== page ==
Go Nuts and Beans!

Bowl of Beans

In 2009, approximately 2.5% of adults in the United States and 4% of adults in Canada followed a vegetarian diet. Additionally, 20 to 25% of Americans reported eating at least 4 meatless meals a week. Vegetarianism has been growing in popularity due to consumer concerns surrounding the economic and ecological impact of eating meat-based diets. So, what are the alternatives? A recent reader expressed her interest in fake meat, which unfortunately is not the answer to a meatless meal, so I’ll spend some time here discussing meat alternatives.

You might be wondering why I blew off fake meat so easily - well it’s because research is nonexistent. Unfortunately, there are not even standards to define what fake meat is. It just sounds like a marketing ploy right now - why are you spending good money on “Meatless BBQ Pulled Shreds” when you can buy cheap legumes?

So let’s say you blow off this post and buy the full vegetarian marketing ploy, what’s the downside? You’ll be missing some essential nutrients such as protein, iron, zinc or the B vitamins. To minimize the loss of these essential nutrients make sure the meat alternative you choose is appropriate. Here are some good ones: fish, shellfish, beans (kidney, soy, black), peas, lentils, eggs, and nuts.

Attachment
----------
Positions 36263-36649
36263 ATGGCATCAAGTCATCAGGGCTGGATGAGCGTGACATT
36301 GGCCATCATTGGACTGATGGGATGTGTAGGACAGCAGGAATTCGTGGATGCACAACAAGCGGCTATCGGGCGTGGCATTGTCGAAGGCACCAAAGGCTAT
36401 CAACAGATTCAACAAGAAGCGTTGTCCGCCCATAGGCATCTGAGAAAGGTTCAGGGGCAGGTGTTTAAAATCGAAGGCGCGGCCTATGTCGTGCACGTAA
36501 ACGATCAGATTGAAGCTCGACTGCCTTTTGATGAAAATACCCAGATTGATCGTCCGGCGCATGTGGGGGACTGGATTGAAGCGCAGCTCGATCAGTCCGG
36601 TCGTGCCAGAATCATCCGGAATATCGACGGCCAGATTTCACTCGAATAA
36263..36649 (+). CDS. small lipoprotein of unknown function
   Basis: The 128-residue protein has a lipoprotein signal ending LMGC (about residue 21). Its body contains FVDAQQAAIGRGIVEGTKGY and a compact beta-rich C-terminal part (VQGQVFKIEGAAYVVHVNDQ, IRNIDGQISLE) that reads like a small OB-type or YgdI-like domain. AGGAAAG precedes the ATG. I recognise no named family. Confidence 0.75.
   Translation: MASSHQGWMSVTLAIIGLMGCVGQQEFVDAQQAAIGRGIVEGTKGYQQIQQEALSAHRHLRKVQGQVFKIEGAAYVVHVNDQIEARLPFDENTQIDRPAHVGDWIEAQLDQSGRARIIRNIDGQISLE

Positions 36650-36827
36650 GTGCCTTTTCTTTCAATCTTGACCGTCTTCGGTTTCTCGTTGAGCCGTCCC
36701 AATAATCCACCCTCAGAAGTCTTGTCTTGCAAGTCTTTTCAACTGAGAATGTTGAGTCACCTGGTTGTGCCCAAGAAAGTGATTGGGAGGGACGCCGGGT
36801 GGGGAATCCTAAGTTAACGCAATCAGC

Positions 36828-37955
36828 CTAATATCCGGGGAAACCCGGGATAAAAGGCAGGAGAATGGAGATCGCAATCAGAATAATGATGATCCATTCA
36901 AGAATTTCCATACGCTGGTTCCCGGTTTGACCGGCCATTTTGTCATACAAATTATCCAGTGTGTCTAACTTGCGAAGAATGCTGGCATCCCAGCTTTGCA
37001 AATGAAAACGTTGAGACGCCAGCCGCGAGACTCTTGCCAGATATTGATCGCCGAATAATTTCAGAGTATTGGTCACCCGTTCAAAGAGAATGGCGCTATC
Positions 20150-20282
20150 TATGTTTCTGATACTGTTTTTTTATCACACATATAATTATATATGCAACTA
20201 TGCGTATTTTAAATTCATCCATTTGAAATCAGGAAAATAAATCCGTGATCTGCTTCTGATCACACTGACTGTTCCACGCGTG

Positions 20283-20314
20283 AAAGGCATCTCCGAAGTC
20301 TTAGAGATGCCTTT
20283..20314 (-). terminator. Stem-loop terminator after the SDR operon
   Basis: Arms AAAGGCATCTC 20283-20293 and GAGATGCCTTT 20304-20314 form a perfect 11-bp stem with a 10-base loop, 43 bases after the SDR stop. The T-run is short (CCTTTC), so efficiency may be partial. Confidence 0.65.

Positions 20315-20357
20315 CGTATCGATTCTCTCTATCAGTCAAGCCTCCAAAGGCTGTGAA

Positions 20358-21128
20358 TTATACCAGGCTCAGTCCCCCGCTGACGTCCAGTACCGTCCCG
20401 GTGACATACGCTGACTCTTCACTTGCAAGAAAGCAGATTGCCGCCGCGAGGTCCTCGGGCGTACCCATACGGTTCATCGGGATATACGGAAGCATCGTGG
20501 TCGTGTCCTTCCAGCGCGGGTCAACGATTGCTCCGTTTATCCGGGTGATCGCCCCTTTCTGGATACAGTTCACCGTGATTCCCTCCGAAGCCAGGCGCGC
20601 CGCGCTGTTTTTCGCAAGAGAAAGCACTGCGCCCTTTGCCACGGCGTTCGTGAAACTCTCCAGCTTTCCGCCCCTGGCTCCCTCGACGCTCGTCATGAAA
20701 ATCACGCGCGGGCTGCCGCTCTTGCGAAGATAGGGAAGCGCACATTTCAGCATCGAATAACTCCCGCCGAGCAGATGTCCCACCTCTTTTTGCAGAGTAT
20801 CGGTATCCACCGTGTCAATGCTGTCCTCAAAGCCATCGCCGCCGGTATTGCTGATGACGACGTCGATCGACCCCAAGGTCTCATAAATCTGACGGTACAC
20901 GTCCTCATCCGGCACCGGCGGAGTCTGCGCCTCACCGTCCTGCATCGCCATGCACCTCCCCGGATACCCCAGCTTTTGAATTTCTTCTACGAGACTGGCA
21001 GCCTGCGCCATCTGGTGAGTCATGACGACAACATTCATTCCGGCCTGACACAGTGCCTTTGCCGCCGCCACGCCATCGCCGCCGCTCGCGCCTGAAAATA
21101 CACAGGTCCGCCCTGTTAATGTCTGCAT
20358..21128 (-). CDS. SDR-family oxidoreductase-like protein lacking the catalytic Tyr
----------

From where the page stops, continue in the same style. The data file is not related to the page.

The number of Food Guide Servings of meat and alternatives for adult females is 2, while for adult males it’s 3. So, what’s a Food Guide Serving for meat and alternatives? According to Dietitians of Canada one Food Guide Serving of meat equals 75 g (2 ½ ounces) cooked. This is approximately:

• 1/2 of a chicken breast or a chicken leg with thigh (without skin) • 125 mL (1/2 cup) of flaked fish or ground meat • 3 slices (75 g) of packaged luncheon meat (check the package label for the number of grams per serving)

As for alternatives, a 175 mL (3/4 cup) serving of cooked beans, peas or lentils, or soybean curd (tofu) counts as one Food Guide Serving. A Food Guide Serving equals 30 mL (2 tbsp) of peanut butter, 60 mL (1/4 cup) shelled nuts and seeds, or two eggs.

One thing I have taken away from my research is there are meatless ways to have protein-rich meals. Just meat-yourself halfway.

Image courtesy of arvindgrover